The leftward and other blatherings of Span (now with Snaps!)

Sunday, March 25, 2007

Apparently the ladies protest too much

Maia has a good post on Shakespeare, and in particular her reactions to Much Ado About Nothing and Taming the Shrew.

MAAN used to be my favourite Shakespearean play (not that I'm an expert), and in particular I loved the Emma Thompson et al screen version Maia refers to. The highlight for me has always been the inter-play between Benedick and Beatrice (especially when portrayed by Brannagh and Thompson, who were a couple at the time). I love the scene in the garden where they are talking at complete cross-purposes.

But watching it again in more recent times, since I've stopped saying "I'm not a feminist but...", I've felt a similar discomfort to that which Maia relays, about the relationship between Hero and Claudio.

I'm not the kind of person who can read a play, particular Shakespeare's, and get a feel for it - I usually have to see it before I can really follow it. So my experience of Shakespeare has been largely limited by what the University of Auckland student group has decided to do each summer. As a university-based theatre troupe, they have tended to play around in interesting ways with The Bard's work and we've seen many female characters portrayed in a much more modern sensibility than Shakespeare probably would have intended. They also have a tendency, every few years, to do the good ol' gender switch (in particular Taming of the Shrew, which was made much more watchable for me through this device), further muddying the waters.

Given that Shakespeare is so frequently reproduced in modern times, can we just say his work was acceptable because it's a product of his times and leave it at that? I've never studied Elizabethan England, but I do have the impression that Shakespeare's women are in fact more bolshie than their real contemporaries would have been, although so many of them do get tamed by curtain's fall.

On the other hand, should we be interpreting these four hundred year old plays with a feminist eye* for the modern audience? I'm thinking particularly about new(ish)films that base themselves on Shakespeare's work, like Ten Things I Hate About You** (based on Taming of the Shrew). Could Shakespeare, with the shackles of his time around his writing wrists, have written differently about the outcomes for women (and I don't mean could he have produced Shakespeare in Love) or should all these sad plays (even many of the comedies) be laid out straight to show the tragedy for the female characters, as Maia suggests?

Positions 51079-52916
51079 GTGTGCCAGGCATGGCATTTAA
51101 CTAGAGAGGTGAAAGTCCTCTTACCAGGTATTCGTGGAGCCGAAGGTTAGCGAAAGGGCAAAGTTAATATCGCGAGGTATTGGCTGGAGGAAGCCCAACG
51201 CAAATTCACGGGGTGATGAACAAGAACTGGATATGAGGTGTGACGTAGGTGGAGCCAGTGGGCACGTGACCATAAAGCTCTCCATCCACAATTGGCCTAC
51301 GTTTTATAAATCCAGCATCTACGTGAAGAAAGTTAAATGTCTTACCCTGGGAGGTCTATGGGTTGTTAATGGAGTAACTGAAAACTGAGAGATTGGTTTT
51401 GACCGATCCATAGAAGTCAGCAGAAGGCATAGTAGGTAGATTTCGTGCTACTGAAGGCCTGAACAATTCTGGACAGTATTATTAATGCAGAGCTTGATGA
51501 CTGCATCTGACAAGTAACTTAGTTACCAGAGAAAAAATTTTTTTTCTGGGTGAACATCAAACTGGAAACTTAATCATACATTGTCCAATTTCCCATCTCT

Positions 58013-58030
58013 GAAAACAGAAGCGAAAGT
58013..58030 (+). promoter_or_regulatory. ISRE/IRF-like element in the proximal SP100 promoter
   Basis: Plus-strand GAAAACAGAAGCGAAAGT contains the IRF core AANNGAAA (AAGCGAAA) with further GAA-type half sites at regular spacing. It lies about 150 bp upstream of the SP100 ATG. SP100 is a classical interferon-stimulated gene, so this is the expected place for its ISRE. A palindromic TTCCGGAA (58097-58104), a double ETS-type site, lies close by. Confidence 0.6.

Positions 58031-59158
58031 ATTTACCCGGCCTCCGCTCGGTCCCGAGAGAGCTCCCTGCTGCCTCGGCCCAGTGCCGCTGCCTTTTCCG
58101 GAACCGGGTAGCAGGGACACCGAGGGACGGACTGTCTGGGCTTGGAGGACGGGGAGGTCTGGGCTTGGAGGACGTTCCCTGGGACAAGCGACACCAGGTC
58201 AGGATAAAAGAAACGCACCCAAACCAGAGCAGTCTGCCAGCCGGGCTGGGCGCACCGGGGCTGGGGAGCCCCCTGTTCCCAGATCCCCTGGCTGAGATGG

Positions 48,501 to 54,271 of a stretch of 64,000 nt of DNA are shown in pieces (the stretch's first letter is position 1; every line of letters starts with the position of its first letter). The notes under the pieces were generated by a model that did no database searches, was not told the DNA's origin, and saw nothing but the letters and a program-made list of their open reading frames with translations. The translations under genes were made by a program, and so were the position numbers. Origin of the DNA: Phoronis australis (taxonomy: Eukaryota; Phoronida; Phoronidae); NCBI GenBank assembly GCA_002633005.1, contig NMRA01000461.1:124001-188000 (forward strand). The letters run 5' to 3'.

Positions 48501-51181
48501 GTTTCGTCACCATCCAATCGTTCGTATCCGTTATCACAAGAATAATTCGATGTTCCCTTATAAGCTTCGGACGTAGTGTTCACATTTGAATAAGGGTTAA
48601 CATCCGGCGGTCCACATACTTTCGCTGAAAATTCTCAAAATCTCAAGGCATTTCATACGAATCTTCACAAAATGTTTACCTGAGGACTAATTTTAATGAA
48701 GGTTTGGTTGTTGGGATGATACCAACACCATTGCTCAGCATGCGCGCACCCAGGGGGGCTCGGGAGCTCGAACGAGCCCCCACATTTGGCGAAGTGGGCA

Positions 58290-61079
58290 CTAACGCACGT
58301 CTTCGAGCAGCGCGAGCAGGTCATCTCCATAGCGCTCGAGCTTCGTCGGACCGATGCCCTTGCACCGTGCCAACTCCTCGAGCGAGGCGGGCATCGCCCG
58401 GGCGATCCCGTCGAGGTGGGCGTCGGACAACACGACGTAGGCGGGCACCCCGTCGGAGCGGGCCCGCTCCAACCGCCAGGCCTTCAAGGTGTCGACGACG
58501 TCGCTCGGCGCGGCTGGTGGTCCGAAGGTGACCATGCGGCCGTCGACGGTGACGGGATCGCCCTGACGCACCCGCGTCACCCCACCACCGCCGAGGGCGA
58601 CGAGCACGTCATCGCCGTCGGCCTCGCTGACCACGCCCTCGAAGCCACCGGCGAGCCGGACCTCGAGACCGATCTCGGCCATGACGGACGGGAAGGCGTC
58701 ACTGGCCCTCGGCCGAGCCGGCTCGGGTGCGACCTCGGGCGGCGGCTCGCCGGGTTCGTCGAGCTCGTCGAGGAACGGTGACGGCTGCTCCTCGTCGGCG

I'd be fine with Maia's point of view, if these modern interpretations did actually show the tragedy, but in fact so often these "fairytale" endings are considered everything the Kate, Hero or Tatiana should ever want.

Apparently we women of the 21st century should seek the same sexist subjugation that we had to put up with in the 16th. In other words, Shakespeare's work may sadly be just as Ben Jonson described the Bard himself, "not of an age, but for all time."

* Or even a non-heteronormative eye, that would make things interesting!
** Perhaps there is a reason why Shakespeare's plays translate so well now into the stereotypical view of a contemporary American high school.


Apathy Jack said...

All of the hardcore Trekkies claim that Star Trek having the first interracial kiss on tv was as sign that they were blazing new trails of acceptance and harmony, boldly going etc.

Of course, if you actually watch that episode, Kirk only kisses Uhura because he's being telekinetically controlled by aliens, and he protests loudly that what they're forcing him to do is wrong and that they're monsters for doing it and such forth...

Sure, Shakepeare wrote strong women for the time he was writing, but they're rubbish by today's standards. Looking for feminist role models in Shakespeare is like looking for African-American role models on cop shows from the sixties - there were a bunch of them, and it certinaly was a statement and revolution for the time, but we've moved on, things are better now.

Also: Shakespeare blows.

zANavAShi said...

Piss off Andy and go post your pro-child violence spam somewhere else.

Does anybody have any links to counter-protests please?

Span said...

Andy, I've deleted your comment because that was basically the definitive trolling - posting completely off topic in an overt attempt to promote an event that has nothing to do with Shakespeare or his female roles.

This is particularly annoying given that I have written two recent posts on the actual topic your comment is about, and you could have posted your comment there quite easily. I would not have deleted it had it not been in the wrong place and so obviously trolling (even though I staunchly disagree with you).

Somehow though I suspect you are the kind of troll who leaves their droppings in as many places as possible but doesn't come back to them in case they start to stink.

zanavashi I have kept you may be off topic but you are responding to Andy going off topic.

Span said...

Also, Apathy Jack, don't they revoke your Dead Poets licence for that kind of blasphemy against the Bard?

I wouldn't mind so much if Shakespeare wasn't still so widely taught and reproduced.